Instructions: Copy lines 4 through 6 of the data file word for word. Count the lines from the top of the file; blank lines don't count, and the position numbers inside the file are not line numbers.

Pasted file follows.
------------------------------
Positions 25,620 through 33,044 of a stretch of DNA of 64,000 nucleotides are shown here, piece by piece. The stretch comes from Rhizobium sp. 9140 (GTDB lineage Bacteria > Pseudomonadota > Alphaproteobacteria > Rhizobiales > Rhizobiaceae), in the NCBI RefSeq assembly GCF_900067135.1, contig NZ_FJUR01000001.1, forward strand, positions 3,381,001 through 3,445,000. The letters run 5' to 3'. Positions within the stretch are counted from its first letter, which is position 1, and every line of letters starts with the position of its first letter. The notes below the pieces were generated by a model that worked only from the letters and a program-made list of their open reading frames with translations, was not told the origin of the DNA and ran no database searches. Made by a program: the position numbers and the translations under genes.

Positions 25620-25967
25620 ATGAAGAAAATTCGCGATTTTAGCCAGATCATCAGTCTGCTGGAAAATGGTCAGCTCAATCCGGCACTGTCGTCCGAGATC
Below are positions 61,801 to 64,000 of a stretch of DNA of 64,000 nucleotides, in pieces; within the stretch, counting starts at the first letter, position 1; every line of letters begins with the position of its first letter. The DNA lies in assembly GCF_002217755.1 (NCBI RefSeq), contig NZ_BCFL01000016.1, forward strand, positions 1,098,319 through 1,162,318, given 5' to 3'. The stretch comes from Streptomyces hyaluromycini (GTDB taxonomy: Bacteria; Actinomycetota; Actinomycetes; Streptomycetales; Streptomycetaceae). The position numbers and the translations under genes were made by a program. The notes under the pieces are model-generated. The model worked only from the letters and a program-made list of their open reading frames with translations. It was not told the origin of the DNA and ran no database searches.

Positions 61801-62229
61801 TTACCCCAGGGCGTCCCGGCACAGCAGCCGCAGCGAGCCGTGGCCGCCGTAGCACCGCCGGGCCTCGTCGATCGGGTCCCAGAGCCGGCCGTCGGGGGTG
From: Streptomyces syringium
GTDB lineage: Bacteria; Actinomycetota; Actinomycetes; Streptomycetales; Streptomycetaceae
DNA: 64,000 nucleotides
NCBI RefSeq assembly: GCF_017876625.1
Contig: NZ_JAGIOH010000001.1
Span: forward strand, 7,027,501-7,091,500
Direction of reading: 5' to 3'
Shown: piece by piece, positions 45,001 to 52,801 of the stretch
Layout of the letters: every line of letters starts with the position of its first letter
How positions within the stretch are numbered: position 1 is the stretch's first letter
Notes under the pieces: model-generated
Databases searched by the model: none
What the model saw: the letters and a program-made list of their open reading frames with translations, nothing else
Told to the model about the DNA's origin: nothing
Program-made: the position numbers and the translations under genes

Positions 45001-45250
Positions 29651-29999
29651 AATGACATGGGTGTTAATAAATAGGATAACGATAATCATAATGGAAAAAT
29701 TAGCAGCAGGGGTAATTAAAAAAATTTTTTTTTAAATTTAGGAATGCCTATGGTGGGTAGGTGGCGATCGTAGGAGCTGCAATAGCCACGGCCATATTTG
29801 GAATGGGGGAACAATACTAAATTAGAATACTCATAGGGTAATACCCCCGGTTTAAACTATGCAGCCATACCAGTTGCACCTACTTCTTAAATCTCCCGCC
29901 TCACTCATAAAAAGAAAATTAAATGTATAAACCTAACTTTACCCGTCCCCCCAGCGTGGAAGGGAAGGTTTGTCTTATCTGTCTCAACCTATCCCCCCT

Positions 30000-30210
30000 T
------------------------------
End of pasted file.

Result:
Below are positions 61,801 to 64,000 of a stretch of DNA of 64,000 nucleotides, in pieces; within the stretch, counting starts at the first letter, position 1; every line of letters begins with the position of its first letter. The DNA lies in assembly GCF_002217755.1 (NCBI RefSeq), contig NZ_BCFL01000016.1, forward strand, positions 1,098,319 through 1,162,318, given 5' to 3'. The stretch comes from Streptomyces hyaluromycini (GTDB taxonomy: Bacteria; Actinomycetota; Actinomycetes; Streptomycetales; Streptomycetaceae). The position numbers and the translations under genes were made by a program. The notes under the pieces are model-generated. The model worked only from the letters and a program-made list of their open reading frames with translations. It was not told the origin of the DNA and ran no database searches.

Positions 61801-62229
61801 TTACCCCAGGGCGTCCCGGCACAGCAGCCGCAGCGAGCCGTGGCCGCCGTAGCACCGCCGGGCCTCGTCGATCGGGTCCCAGAGCCGGCCGTCGGGGGTG